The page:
1 the board - maps of large continents and small islands, of super cities and rural villages, transportation routes for exchanging what people make connected to webs like Jack Ma's gateways where 3000 people co-create live for a day before linking in their networks (Notes on valuing freedom and happiness) join 25th year of debating whether we the parnets and youth can change education in tine to be sustainable
2 rules of jobs-rich trading games - lifelong grade 1 to 69, beginners to experienced connecting many previous games - eg game 1 if your region has no access to a seaport, how are trading dryports developed
3 backup every trial game ever played including successes & failures, searchable by valuable collaboration factors; geographically neighbouring, match particular skill (eg electrical engineerings) around the world
3.1 cases and the cultural lessons from future history that worldwide youth will need to translate if they are to be the sustainability generation
3.2 unexpected joys; eg often the most exciting innovations for linking the sustainability generation come from communities that had the least connections - eg some of the games best players are the women and girls who developed bangladesh as 8th most populous nation starting with next to nothing at independence in 1971; case sino-english translation of world record book of jobs creators- can you help us translate this into other mother tongues - isabella@unacknowledgedgiant.com us we chat line 240 316 8157 - click to diary of good news youth journalism trips 8 to china, 1 korea, 3 arab emirates, 13 bangladesh 1 to japan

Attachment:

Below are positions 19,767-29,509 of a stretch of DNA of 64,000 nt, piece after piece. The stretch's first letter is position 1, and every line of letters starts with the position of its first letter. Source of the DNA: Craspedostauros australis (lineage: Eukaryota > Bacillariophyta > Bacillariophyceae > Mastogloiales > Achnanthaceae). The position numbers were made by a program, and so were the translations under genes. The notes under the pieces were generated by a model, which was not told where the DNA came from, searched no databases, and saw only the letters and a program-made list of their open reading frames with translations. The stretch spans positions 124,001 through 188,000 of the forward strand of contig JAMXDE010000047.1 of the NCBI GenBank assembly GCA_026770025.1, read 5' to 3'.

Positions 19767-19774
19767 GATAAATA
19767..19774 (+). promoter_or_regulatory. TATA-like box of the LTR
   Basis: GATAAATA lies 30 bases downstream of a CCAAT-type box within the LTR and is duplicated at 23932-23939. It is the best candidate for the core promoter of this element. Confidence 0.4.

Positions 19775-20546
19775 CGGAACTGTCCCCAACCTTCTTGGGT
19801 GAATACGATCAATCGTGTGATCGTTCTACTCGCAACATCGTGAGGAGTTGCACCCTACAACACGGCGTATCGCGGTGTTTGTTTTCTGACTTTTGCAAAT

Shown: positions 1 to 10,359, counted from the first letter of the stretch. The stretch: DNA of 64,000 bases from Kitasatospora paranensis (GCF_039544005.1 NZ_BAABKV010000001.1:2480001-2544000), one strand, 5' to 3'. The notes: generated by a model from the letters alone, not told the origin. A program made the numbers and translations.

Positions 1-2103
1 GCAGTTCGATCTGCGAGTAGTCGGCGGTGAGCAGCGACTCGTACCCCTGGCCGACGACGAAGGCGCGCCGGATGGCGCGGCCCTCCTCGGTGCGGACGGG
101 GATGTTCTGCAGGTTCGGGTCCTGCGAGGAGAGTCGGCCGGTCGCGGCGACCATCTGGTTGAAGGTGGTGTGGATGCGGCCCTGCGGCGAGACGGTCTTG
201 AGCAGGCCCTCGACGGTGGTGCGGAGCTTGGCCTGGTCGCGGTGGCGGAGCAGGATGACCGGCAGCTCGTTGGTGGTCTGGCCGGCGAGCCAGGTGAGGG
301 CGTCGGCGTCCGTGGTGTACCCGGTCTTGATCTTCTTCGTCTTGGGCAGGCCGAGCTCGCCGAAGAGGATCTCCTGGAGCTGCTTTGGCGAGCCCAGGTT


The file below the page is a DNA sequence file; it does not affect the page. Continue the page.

Saturday, December 31, 2011

on-demand moocs

on-demand moocs are one of the main ideas to have emerged from remembrance parties of norman macrae's lifetime work on entrepreneurial revolution and changing education

worldpossible
ondemand mooc mixes the scaling power of hosting the first mooc syllabus in the world with the open learning and continuous improvement of a subject that a platform like khan academy offers; if the world record jobs creators could all agree on one destination web page indexing ondemand moocs, youth's sustainability generation's livelihoods could be in the middfe of changing education

example how could an on=demand mooc evolve by benchmarking positive secular consequences of all cultures taking the franciscan way (the trust values of  western world record jobs creator pope francis) as one main comparison

(we also welcome votes for other urgent on-demand mooc topics - eg belt road mapping ; assembling 30000 microfranchises)

rsvp isabella@unacknowledgedgiant.com




While americans raced to the moon in 1960s, many peoples still without electricity hosted futures debates- across the latin american continent , the debate centred on what do we love about the catholic culture we have inherited from the colonial past